Relief for patients as neurosurgery clinic opens in Nairobi

July 21, 2017 9:08 am
Nairobi Governor Evans Kidero praised the initiative saying it will reduce the mortality rate of Kenyans who require specialized treatment/FILE

, NAIROBI, Kenya, Jul 21 – Patients who need brain or spinal surgery will now not have to wait for long to be treated following the opening of a neurosurgery clinic in Nairobi.

According to the Director of the facility Peter Wanyoike, the six months normal waiting time for elective surgeries will now be reduced with the introduction of the facility which he terms as ‘one of its kind in the East and Central African region.’

Speaking to Capital FM News, Wanyoike explained that currently, there are only 25 neurosurgeons in Kenya and the clinic will provide training so that their numbers can be boosted.

“We have in this country twenty five Neurosurgeons currently and the facility is about offering surgery for the brain, surgery for the spine and the rehabilitation of the patients who have been operated on,” he stated.

“So for patients with brain tumours, patients with stroke and those with spinal injuries and conditions, this will be a facility for that.”

He stated that only complications which are surgical related will be dealt with at the facility.

“It is specialized to offer surgical services for patients who have these kinds of disorders. There is no other facility of its kind in Kenya,” he said.

“We have travelled outside the country and we have seen the suffering that some of our patients go through to travel outside this country and the economic drain that most of our patients have gone through.”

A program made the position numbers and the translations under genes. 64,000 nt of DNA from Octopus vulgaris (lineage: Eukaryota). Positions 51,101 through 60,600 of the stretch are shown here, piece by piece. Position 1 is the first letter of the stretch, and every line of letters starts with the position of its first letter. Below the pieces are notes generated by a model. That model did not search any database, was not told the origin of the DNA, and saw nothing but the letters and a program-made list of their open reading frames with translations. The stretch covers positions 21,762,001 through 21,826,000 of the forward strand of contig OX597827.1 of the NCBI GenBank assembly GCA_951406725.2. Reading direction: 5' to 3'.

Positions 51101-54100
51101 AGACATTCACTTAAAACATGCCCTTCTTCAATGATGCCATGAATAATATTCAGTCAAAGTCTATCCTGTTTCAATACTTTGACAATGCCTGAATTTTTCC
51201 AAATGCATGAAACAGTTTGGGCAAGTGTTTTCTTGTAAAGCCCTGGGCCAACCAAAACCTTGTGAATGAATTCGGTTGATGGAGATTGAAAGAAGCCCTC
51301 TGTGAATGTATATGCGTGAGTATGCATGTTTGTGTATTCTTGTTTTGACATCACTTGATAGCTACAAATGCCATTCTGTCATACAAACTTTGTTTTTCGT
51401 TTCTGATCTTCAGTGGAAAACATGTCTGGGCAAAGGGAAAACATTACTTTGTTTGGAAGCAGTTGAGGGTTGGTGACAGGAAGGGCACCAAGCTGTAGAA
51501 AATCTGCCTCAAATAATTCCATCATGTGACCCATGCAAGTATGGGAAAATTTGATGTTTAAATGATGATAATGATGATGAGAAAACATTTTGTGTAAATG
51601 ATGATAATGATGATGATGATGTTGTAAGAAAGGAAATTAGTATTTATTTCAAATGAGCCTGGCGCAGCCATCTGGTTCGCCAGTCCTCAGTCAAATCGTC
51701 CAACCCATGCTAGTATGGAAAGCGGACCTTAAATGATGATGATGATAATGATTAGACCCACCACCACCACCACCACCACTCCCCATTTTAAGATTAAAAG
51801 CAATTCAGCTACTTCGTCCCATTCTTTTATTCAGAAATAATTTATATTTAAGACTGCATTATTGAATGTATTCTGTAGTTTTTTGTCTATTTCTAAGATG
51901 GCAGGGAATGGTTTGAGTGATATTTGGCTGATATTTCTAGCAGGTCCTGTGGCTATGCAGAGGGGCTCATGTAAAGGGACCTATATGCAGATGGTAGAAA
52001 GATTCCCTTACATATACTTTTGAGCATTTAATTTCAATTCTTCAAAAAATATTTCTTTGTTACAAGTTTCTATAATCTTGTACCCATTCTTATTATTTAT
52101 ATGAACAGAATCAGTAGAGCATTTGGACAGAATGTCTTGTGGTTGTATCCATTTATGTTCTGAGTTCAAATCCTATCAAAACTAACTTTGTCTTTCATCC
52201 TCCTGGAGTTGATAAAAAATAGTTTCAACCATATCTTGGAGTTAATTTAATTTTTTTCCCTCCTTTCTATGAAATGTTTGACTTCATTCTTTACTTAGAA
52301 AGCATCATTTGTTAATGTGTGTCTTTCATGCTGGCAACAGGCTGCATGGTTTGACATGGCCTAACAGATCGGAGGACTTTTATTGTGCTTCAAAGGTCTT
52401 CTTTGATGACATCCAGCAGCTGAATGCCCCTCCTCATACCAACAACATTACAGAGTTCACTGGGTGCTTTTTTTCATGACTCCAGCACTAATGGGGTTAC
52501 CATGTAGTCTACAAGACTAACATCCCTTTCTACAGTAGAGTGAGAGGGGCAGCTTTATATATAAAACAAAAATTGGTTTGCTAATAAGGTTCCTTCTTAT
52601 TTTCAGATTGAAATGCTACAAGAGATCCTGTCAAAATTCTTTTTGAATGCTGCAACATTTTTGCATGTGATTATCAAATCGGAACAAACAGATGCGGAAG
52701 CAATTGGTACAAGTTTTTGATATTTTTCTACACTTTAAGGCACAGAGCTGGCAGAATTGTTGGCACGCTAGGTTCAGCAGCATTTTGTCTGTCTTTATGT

He further stated that the prices for the procedures will also be fair to enable everyone who needs a procedure to be catered for.

“What we have done is that we are local and because we are not a general hospital, we are a specialist hospital, we shall be able to do value purchasing of products, value pricing and by extension give value based care,” he said.

Nairobi Governor Evans Kidero praised the initiative saying it will reduce the mortality rate of Kenyans who require specialized treatment.

“We have a lot of patients who have to wait six months to a year for surgery and some of them end up with mortalities even before they are seen,” he said.

“So we will collaborate by way of training, by way of patient care, by way of service provision and in any other way that will enhance the welfare and wellbeing of the central nervous system in our patients.”

Currently the Moi Training and Referral together with the Kenyatta National Hospitals are the only public facilities that provide neurosurgery in the country.